You’ve heard of microplastics, now get ready for nanoplastics

They seem to be everywhere, and yet scientists are still struggling to understand microplastics: plastic fragments between a micrometre and a few millimetres in size.

But plastic can break up into even smaller pieces – nanometre-sized – and at this size, they are even less well understood.

Nanoplastics are fragments of plastic which are between roughly one nanometre in size (or a few atoms), to one micrometre in size (or about bacterium-sized).

According to Associate Professor Melanie MacGregor, a chemist at Flinders University, scientists still need to find out where these nanoplastics are, and what risks they might pose.

MacGregor talked about nanoplastics at the Cosmos Science City session held on World Environment Day.

“We are a bunch of scientists from different fields, trying to answer the questions: where else do we find them? How many are there? When do they actually become toxic? What do we do about it?” she says.

“People from all sorts of science, engineering, biology, chemistry, physics, we’re all coming together to try and work out what to do next, basically, from the scientific point of view.”

The most popular, and fastest, methods of detecting microplastics tend not to work for nanoplastics.

“Everything that’s based on optical detection, you can’t use,” says MacGregor.

This is because nanoplastics are usually smaller than the “diffraction limit” of light: light waves are too big for them.

“You need to use different types of microscopes, such as scanning electron microscopes, which are slower and more expensive,” says MacGregor.

Researchers tend to use completely different methods to study nanoplastics. One method involves burning samples with pyrolysis and analysing the remains with mass spectrometry, which can identify which molecules might have been in the sample.

Because they’re so difficult to study, it’s not yet clear what the environmental and health effects of nanoplastics are.

“We’re still at the point of identifying it. I think that’s really what we need to keep working on, especially: is it actually a real threat? There’s not enough data yet to say something that is that small, is actually still toxic, or if we can, you know, eliminate it naturally without it causing much trouble,” says MacGregor.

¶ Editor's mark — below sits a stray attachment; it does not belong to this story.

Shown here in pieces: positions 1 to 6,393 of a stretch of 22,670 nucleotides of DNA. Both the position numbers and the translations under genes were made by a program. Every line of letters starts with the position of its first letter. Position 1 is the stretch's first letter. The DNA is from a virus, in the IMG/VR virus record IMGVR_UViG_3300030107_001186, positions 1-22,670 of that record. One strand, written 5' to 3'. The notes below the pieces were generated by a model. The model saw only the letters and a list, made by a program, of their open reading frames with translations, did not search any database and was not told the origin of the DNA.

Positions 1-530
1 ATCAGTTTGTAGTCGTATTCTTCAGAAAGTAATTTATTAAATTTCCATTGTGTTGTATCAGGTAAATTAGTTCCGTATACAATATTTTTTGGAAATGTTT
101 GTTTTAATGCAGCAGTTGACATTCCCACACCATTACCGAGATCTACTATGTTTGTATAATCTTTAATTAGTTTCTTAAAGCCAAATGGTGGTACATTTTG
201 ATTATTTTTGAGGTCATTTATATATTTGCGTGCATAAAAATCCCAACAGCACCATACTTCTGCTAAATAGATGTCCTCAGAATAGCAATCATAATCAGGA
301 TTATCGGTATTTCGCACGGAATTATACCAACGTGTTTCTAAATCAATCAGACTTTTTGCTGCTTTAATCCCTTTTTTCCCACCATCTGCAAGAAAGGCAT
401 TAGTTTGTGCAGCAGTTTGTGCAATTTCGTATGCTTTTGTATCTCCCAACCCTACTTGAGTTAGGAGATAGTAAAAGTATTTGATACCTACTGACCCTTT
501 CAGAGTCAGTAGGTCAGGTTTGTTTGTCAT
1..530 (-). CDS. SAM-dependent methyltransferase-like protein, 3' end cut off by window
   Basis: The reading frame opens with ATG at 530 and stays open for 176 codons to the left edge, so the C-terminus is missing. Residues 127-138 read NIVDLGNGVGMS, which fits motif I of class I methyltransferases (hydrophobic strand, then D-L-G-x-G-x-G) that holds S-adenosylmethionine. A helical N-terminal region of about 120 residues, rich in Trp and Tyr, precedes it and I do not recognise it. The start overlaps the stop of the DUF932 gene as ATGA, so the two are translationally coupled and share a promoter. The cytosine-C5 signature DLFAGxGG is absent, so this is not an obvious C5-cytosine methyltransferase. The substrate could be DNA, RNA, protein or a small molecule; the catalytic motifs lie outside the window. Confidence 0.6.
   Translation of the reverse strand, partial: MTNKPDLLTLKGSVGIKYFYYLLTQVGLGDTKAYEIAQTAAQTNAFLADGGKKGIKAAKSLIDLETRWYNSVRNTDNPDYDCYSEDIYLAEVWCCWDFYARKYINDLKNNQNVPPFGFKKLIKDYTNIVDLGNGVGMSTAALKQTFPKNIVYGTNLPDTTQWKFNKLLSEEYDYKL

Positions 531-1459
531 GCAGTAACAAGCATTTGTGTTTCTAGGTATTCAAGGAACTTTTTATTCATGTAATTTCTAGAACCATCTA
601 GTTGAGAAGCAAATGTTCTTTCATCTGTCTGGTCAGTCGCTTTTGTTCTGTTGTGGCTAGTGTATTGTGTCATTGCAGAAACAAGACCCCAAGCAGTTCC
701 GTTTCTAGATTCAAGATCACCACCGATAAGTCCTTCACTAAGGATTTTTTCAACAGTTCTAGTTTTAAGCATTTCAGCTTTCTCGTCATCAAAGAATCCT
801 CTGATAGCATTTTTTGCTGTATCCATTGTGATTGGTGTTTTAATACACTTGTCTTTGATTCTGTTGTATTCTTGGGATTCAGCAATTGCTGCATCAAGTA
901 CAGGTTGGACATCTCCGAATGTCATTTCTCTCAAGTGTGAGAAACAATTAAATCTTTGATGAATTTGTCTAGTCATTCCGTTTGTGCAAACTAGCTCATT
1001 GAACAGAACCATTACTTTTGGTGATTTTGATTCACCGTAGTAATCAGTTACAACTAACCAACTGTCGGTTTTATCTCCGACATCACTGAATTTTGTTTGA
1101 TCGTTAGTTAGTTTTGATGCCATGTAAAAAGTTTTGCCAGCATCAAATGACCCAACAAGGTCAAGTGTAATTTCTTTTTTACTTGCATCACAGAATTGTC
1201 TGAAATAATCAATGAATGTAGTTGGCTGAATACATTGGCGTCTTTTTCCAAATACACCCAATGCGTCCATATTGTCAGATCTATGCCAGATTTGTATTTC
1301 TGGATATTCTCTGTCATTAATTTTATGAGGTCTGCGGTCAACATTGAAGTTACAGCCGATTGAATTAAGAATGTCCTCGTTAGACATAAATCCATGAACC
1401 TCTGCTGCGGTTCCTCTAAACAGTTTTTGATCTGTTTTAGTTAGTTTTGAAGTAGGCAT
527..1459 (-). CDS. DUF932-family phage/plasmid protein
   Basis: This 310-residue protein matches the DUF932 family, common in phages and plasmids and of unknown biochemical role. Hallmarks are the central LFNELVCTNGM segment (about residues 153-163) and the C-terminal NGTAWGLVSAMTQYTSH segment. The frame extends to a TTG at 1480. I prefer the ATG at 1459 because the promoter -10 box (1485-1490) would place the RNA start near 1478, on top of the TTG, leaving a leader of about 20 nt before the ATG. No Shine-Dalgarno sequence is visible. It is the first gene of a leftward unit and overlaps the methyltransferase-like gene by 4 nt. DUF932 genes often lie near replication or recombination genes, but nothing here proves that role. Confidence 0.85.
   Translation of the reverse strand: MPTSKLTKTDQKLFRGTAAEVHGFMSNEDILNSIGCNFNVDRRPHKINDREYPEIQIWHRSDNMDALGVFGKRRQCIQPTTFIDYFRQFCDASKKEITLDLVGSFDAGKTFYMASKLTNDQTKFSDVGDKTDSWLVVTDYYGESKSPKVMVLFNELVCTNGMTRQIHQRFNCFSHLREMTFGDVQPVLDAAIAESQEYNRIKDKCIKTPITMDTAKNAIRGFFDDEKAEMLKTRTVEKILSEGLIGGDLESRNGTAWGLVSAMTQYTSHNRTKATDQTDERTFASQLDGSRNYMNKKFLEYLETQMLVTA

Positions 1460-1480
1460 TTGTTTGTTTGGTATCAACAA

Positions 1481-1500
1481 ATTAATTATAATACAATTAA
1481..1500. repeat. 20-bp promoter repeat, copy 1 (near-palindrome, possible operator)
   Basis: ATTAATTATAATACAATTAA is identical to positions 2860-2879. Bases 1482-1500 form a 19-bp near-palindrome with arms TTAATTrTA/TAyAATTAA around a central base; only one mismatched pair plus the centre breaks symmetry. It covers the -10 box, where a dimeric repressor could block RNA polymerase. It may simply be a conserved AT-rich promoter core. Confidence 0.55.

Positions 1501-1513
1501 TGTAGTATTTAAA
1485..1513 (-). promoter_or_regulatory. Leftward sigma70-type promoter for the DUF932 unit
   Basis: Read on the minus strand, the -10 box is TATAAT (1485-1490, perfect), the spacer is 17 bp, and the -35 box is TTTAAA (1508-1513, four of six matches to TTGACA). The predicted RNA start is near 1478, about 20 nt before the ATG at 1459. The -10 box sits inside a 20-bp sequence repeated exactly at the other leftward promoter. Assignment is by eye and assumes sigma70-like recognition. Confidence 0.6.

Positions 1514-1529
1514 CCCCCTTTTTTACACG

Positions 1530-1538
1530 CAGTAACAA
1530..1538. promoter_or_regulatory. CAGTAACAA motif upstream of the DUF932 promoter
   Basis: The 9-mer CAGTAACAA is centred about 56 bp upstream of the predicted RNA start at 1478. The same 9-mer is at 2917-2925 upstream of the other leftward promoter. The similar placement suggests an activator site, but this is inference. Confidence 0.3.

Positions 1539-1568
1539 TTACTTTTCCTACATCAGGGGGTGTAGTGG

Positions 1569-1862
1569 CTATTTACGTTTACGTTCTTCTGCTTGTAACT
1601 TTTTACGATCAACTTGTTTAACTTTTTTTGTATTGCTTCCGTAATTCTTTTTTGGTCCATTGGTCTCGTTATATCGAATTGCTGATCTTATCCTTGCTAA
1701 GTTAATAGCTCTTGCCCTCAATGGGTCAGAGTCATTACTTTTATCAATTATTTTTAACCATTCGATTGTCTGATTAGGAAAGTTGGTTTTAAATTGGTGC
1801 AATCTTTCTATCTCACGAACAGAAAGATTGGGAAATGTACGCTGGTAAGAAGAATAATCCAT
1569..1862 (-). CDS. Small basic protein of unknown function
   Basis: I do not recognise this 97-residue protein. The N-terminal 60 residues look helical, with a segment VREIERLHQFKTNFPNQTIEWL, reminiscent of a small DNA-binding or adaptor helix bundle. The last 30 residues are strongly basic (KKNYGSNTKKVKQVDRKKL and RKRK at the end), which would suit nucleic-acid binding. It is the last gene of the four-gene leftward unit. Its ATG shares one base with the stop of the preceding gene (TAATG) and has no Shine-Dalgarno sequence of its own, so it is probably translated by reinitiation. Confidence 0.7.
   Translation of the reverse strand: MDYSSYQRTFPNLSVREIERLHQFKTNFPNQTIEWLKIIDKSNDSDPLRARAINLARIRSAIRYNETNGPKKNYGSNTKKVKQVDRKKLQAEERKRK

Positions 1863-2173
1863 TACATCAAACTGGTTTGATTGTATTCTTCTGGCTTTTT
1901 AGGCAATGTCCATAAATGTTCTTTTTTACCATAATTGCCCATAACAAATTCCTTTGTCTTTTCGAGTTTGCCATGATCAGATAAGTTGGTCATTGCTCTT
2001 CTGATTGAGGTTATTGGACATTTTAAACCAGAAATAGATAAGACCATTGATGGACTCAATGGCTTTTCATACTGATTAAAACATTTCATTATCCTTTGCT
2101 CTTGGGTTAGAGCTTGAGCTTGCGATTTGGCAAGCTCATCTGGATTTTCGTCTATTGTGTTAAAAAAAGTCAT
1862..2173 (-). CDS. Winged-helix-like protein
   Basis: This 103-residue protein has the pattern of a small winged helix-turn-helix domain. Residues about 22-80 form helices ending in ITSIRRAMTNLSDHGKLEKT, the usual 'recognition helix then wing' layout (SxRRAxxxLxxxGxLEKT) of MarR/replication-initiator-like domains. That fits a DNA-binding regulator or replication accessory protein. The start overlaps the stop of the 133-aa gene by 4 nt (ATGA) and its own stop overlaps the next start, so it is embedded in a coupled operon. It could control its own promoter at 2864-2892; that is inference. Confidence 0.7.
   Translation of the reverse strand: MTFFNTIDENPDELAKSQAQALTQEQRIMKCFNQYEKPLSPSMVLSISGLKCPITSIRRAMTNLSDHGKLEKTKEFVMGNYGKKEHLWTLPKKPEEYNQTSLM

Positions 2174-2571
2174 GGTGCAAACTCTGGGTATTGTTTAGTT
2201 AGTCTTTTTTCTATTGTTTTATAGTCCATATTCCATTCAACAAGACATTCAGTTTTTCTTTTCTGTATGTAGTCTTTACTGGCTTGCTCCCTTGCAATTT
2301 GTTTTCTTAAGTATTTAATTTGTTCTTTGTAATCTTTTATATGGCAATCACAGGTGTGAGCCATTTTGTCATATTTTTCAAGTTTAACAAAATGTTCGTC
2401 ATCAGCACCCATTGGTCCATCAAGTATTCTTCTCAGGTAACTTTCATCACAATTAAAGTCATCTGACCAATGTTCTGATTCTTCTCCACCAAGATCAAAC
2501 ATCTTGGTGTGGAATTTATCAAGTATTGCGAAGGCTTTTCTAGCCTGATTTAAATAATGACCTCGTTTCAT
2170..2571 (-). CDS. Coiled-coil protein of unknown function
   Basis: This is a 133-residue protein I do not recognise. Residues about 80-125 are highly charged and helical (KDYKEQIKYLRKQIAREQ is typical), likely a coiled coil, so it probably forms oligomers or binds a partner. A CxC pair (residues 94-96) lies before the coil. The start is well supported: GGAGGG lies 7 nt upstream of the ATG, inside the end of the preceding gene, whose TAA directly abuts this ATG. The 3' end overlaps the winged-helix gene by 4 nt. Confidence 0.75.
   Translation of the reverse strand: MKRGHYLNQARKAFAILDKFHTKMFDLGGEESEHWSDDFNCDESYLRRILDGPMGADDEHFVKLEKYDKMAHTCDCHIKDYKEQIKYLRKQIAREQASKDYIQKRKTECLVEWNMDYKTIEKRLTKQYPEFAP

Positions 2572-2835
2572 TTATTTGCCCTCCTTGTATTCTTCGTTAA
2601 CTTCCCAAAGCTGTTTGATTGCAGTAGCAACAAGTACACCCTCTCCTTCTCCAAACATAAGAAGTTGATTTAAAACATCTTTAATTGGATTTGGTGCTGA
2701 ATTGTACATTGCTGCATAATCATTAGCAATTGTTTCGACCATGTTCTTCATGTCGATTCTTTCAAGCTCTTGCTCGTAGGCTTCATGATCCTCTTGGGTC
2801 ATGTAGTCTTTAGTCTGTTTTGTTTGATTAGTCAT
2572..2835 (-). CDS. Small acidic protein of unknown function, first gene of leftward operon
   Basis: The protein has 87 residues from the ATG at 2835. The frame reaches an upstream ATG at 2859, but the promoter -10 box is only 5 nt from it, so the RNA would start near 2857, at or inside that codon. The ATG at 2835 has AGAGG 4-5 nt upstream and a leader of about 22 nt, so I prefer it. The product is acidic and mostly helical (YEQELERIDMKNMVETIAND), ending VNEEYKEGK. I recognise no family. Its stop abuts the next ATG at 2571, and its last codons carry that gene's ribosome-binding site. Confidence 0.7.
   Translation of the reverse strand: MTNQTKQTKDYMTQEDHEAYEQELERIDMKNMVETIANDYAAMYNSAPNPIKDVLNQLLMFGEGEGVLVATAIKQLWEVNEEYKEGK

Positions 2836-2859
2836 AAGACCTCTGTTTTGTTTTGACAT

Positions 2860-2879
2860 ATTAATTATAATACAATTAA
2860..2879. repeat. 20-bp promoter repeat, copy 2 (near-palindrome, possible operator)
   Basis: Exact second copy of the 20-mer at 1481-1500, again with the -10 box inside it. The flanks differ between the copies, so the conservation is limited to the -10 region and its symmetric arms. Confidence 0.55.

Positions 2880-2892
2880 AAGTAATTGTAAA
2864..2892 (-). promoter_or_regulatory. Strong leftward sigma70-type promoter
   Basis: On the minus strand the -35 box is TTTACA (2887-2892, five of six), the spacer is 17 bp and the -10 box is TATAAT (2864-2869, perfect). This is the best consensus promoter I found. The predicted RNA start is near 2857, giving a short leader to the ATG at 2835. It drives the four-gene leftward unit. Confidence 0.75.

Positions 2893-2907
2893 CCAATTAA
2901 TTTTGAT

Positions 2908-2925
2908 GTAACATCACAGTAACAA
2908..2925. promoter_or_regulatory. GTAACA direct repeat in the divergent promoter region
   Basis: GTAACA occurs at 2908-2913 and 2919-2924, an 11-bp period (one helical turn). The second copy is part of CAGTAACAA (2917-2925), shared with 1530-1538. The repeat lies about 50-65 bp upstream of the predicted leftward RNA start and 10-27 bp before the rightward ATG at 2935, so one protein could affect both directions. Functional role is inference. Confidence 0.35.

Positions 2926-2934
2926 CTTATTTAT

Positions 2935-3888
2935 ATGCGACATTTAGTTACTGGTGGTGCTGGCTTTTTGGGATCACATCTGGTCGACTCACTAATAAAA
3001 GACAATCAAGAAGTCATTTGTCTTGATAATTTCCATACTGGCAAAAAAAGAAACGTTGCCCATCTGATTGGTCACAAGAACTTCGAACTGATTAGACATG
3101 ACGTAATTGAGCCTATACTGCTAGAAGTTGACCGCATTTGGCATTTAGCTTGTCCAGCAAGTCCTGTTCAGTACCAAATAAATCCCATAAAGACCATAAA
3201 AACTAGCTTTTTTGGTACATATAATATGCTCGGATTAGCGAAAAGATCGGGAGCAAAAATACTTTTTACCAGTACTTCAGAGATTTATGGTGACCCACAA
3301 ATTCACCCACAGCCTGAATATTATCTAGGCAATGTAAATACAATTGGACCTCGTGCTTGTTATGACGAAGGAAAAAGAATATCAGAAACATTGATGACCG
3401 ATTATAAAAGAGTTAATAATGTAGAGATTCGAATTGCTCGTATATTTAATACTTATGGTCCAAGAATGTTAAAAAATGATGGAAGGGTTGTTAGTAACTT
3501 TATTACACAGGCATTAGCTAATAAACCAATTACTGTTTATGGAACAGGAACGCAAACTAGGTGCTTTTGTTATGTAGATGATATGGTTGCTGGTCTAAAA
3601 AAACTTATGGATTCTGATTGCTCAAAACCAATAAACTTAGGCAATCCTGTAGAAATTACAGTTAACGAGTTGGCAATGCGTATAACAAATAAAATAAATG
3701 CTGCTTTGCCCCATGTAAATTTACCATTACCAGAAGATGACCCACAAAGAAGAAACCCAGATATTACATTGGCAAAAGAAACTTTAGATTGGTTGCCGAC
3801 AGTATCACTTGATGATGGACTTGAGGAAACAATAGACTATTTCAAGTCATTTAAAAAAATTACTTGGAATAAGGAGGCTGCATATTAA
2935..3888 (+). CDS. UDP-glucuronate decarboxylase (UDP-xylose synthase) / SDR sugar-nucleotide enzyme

This is particularly pertinent after research published last year has found nanometre-sized plastics in human blood.

“That’s one thing, but then the bloodstream goes through the kidneys. So what happens there? Are they filtered by the kidney? Do we find them in urine afterwards, and we don’t need to worry about it further, or do they accumulate in the kidney?” says MacGregor.

One of her new PhD students is working on this exact problem.

It’s also not yet clear what we could do to prevent nanoplastics from getting into our waterways and our bodies – other than, of course, drastically reducing plastic production.

Filters that target microplastics based on size can’t simply be downsized – filters with nanometre-sized holes would slow down the water you could push through significantly.

Researchers are still working on solutions. MacGregor says that one way around this is to build filters that target polymeric materials specifically, so they’d stick to plastics but not other things.

“That way you still can keep a flow, but you’re capturing the things that you don’t want to have in your water.”

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The Ultramarine project – focussing on research and innovation in our marine environments – is supported by Minderoo Foundation.

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